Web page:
SEI formation in Li-ion electrodes probed by As K-edge X-ray absorption spectroscopy
S. J. Rezvani,a M. Ciambezi,a R. Gunnella,a M. Minicucci,a F. Nobili, a M. Pasqualini, a M. A. Munoz-Marquez,b A. Trapananti,c A. Witkowskad, and A. Di Cicco,a
a School of Science and Technology, University of Camerino, 62032 Camerino (MC) Italy.
b CIC-Energigune, Minano, Alava, Spain.
c CNR, IOM, LISA-BM08 ESRF, Grenoble, France.
d Dept. of Solid State Physics, Gdansk University of Technology, Poland.
Li-ion batteries (LIBs) are considered to be one of the most reliable, and hazard free energy storage devices known by today’s conventional technology. However, they face several limitation in energy storage due to their dependence on the solid state electrolyte-electrode reactions. The efficiency and durability of cells are also significantly altered by SEI (Solid Electrolyte Interphase) medium that is built within electrode-electrolyte admix with various celerities during the first cell full cycle. The study and hence control of the SEI formation process remains one of the challenges in cell design. Recent efforts have been dedicated to investigate the SEI phase evolution mechanism and explore new active materials to enhance the durability and energy storage capability of the cells [1-3].
Natural graphite occupies a considerable share of the market in the anode materials in lithium-ion batteries by virtue of its low and flat potential, low cost, relatively high reversible capacity of 370 mAh/g and high coulombic efficiency in proper electrolytes. On the other hand Zinc iron oxide (ZnFe2O4, ZFO) encapsulated by a carbonaceous matrix (ZFO-C) is recently explored to be a high capacity anode replacement . In these systems the exchange of Li + and e− via the alloy generation and conversion. Thus metaphases such as LiZn, Li 2O, LiC6 are formed upon lithiation, which are dispersed in the host matrix. While the lithiation kinetics have already been probed by electrochemical impedance spectroscopy (EIS) and x-ray diffraction (XRD) analysis, clear understanding of the evolution of passivation layer evolution and properties on ZFO-C and graphite is still lacking.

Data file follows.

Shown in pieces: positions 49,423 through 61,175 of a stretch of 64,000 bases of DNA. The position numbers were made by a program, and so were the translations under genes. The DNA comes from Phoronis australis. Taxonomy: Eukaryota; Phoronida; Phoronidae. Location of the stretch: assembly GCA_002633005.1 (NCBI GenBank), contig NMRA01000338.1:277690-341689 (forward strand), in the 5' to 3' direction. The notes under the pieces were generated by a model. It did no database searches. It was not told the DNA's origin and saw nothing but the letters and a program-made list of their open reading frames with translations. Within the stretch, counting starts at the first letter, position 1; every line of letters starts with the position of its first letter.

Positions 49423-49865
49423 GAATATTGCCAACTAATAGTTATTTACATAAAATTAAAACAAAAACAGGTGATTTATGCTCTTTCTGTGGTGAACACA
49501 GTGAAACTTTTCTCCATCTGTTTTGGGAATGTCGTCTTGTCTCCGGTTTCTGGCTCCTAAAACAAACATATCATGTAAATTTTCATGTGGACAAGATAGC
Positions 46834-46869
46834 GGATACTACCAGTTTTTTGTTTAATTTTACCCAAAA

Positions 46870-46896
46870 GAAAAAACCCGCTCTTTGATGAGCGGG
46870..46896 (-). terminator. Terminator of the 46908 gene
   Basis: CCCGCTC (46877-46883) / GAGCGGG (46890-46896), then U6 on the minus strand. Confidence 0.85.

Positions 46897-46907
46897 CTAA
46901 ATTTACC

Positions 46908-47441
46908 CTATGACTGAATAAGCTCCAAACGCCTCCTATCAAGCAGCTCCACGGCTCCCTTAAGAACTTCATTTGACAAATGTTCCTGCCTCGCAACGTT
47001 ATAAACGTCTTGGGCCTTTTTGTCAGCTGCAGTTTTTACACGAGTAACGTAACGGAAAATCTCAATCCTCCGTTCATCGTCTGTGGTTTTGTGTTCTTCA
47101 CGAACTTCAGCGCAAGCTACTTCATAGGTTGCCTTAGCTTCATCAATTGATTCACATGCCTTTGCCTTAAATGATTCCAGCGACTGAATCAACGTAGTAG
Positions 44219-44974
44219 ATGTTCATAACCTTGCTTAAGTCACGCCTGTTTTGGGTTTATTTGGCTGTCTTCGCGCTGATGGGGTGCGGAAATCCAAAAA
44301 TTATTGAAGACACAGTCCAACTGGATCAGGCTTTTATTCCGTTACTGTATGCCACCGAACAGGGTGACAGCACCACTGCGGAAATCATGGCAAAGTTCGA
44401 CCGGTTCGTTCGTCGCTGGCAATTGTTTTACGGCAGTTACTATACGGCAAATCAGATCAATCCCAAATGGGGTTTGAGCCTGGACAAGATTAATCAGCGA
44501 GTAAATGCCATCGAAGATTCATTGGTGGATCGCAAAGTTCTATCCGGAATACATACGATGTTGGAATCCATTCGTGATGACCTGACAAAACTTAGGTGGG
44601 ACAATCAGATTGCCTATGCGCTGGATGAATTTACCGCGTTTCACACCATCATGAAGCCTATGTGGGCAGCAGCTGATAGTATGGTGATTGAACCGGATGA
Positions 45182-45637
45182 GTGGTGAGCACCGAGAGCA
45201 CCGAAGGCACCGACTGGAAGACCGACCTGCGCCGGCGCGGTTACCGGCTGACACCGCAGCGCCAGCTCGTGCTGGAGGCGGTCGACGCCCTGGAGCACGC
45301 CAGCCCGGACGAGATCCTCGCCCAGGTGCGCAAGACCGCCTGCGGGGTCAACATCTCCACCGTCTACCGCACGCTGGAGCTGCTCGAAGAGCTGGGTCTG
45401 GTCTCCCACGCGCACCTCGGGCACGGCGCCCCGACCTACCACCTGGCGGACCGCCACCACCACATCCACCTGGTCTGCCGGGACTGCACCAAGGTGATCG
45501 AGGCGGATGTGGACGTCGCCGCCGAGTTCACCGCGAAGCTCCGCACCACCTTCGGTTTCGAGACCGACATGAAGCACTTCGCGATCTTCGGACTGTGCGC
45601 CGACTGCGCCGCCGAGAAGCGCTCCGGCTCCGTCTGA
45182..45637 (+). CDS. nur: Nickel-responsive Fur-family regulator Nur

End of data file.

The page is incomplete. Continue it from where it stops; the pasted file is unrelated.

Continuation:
In this work, performed within a European FP7 project (SIRBATT) collaboration effort, we present a study of the evolution of the SEI in these innovative anode material at selected charging steps by using the x-ray absorption fine structure (XAFS) technique. The local probe chosen for the SEI evolution are the As atoms embedded in the solid interphase as an effect of the reaction of the electrolyte (LiAsF6) at the electrode surface. The SEI evolution is thus monitored collecting As K-edge XAFS spectra thus the experiments require synchrotron radiation, used for the first time for such a purpose. The aim is to provide detailed and precise fine structural analysis of the SEI of these innovative electrodes.
As K-edge XAFS experiments on ZFO-C and graphite based anodes at different Li charge uptakes were thus carefully performed at the LISA BM08 beamline in fluorescence mode. XAFS spectra were used to analyze the sub monolayer structure of the electrolyte related phase evolution within the thin (typically 2-20 nm) SEI layer. Graphite electrodes showed a much faster SEI formation procedure.
Combined data-analysis of near-edge and extended XAFS spectra has shown the occurrence of transformations from As5+ valence state (typical of the pure electrolyte) to a combination of As 3+ and As2+ valences with increasing As 2+ ratio by the charging steps. Quantitative XAFS analysis  also confirms the transitions between the polyhedral structures of As-F formed on the SEI and a corresponding reduction of the first-neighbor coordination number of As atoms.
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